What’s the point of making money if you can’t enjoy it?
I don’t know about you but one of the reasons why I work as hard as I do is so that I can enjoy the things I like. And one of the things I like are cars.
If you’re a car enthusiast a regular car won’t do. And you shouldn’t settle for just any car either.
When you love cars, it’s as much about your experience behind the wheel as it is about getting from point A to point B.
Growing up I had posters of all sorts of vehicles in my room. Standing in front of all those cars I would tell myself that one day I would get to experience them.
Some of them haven’t been that expensive. Some have.
The ability to enjoy your passions is what makes life worth living. But that’s only after you take care of the essentials.
Make sure you have:
- No lingering consumer debt, like credit cards.
- At least a six-month emergency fund.
- And at least 10% of your gross income in retirement funds.
As much as we love cars, the single best advice we can give anyone that wants to buy an expensive car is to never rob yourself of financial freedom to fulfill your dreams.
But if you can afford it, do it. You won’t regret it.
Cars are expensive, period. Besides the initial purchase cost. You also have to consider taxes, registration, fuel, insurance and maintenance.
But don’t let the price tag scare you away from getting behind the wheel of your favorite car. Here are a few ways people afford expensive cars.
1. Spend Cautiously
Make buying your expensive car a priority. Be scrupulous with how and when you spend your money.
Ideally, you should be aware of every dollar that comes into your possession and every cent that goes out.
Unless you have buckets of money coming in all the time (in which case why are you wasting your time reading this).
Don’t spend money on items that aren’t really necessary.
For instance, this is what I do when I’m saving up for a big-ticket item: When for instance I have an urge for some take out or a brisket burger.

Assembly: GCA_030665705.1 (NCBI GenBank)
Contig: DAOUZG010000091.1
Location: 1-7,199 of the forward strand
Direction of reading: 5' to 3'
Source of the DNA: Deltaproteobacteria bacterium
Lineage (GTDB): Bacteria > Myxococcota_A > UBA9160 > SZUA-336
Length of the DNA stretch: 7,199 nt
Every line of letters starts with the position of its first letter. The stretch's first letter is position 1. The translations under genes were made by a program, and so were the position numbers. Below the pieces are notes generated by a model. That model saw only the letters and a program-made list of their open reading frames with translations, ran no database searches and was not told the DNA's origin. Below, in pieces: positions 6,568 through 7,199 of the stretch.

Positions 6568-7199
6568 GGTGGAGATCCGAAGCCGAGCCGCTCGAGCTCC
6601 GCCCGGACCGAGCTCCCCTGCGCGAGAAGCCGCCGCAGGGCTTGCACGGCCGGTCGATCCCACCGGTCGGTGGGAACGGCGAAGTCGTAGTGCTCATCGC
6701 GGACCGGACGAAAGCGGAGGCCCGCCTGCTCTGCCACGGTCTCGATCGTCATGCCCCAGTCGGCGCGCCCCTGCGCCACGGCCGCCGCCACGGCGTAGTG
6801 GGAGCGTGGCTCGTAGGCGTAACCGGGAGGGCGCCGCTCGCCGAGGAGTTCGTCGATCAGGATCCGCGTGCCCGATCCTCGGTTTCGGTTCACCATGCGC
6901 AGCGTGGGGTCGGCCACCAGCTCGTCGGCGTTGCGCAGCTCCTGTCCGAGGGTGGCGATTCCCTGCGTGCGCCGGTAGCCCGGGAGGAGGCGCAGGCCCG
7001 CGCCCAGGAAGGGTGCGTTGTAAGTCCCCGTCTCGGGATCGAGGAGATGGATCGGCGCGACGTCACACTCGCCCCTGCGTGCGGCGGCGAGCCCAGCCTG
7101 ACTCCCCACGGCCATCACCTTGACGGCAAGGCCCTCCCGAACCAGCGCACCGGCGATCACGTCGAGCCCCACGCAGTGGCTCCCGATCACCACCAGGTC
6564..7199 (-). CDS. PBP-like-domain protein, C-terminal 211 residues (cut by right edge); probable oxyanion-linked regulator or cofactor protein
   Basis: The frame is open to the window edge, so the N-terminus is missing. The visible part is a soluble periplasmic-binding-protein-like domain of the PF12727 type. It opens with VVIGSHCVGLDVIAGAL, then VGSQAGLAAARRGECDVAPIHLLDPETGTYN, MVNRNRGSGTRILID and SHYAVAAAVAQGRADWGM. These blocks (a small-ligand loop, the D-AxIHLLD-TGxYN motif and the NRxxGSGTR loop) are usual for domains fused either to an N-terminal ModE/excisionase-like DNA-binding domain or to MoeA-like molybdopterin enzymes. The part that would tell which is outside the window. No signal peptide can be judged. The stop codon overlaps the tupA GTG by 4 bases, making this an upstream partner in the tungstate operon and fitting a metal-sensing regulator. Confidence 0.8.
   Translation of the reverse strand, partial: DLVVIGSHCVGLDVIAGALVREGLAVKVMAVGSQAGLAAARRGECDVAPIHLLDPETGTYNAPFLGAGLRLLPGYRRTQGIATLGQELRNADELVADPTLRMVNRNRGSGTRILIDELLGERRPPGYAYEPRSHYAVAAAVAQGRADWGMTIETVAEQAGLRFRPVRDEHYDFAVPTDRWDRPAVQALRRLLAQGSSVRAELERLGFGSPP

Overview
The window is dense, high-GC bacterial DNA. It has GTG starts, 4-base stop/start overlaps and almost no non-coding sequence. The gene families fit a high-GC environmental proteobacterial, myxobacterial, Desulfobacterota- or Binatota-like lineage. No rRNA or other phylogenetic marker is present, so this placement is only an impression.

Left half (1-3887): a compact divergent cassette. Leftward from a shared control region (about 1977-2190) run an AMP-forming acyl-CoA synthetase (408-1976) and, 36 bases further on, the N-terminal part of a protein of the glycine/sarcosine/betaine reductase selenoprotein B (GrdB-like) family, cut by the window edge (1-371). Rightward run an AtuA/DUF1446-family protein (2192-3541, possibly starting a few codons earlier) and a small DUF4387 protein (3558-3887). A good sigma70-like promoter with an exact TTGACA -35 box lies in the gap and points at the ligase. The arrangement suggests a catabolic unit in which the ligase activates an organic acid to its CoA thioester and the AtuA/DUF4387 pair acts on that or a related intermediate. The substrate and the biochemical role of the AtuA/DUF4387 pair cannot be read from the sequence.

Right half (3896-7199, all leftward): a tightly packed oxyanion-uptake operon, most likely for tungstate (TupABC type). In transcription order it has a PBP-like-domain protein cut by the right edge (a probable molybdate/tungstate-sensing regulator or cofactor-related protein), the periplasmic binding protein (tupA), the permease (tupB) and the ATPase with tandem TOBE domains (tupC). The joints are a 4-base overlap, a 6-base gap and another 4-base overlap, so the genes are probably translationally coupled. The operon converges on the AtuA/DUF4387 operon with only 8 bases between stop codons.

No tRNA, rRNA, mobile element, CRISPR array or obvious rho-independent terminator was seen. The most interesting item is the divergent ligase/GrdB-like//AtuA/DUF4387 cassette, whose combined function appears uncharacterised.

I think of how spending that cash is delaying me from getting what I really want.
While you may not have to be that miserly about your spending habits depending on your situation.
You’ll be surprised to find just how quickly those expenses you think are incidental actually add up toward your dream ride.
2. Pay Cash
Save and spend cash.
Don’t let anyone fool you with a bunch of fancy talk. The best way to afford anything is by paying cash.
The average interest rate in the United States for a car loan is 4%. You always pay more for a car when you finance no matter what the interest rate is.
If you can swing it, cash is the way to go.
Paying cash leaves you free and clear of interest and annoying monthly loan payments.
But if you can get 0% financing. By all means, get a loan.
And use the money you would have used to buy the car to invest in something else that can make you even more money, like a high yield savings account.
3. Buy Used
Luxury cars cost considerably less used. Cars depreciate fast, especially within the first year.
And with expensive cars, it seems like the value plumets more rapidly.
Depreciation is the degree to which a given vehicle loses value over time. It happens because that once shiny thing today in a year gets replaced with a new shiny thing.
Different cars have a different rate of depreciation. According to Kelly Blue Book, the average vehicle drops in value 49.6% after five years.
A 2023 Mercedes S Class goes for $114,000. If you were to take out a seven-year loan to pay for the car, in five years you’d still be in the middle of paying for a car that’s only worth $57,456.
Keep reading for more ways to buy an expensive car used.
4. Private Seller
I’ve done this.
The great thing about buying any car from a private seller is you’re usually speaking with someone that’s like minded about the car in question.
And has intimate knowledge about it.
Once, I was hunting around for a certain Camaro and I found one being sold by a husband and wife whose son went to college and no longer needed the car.
They were able to tell me things about the car that you’re likely not going to get from a salesperson who’s more interested in just selling a car than helping you get the car you want.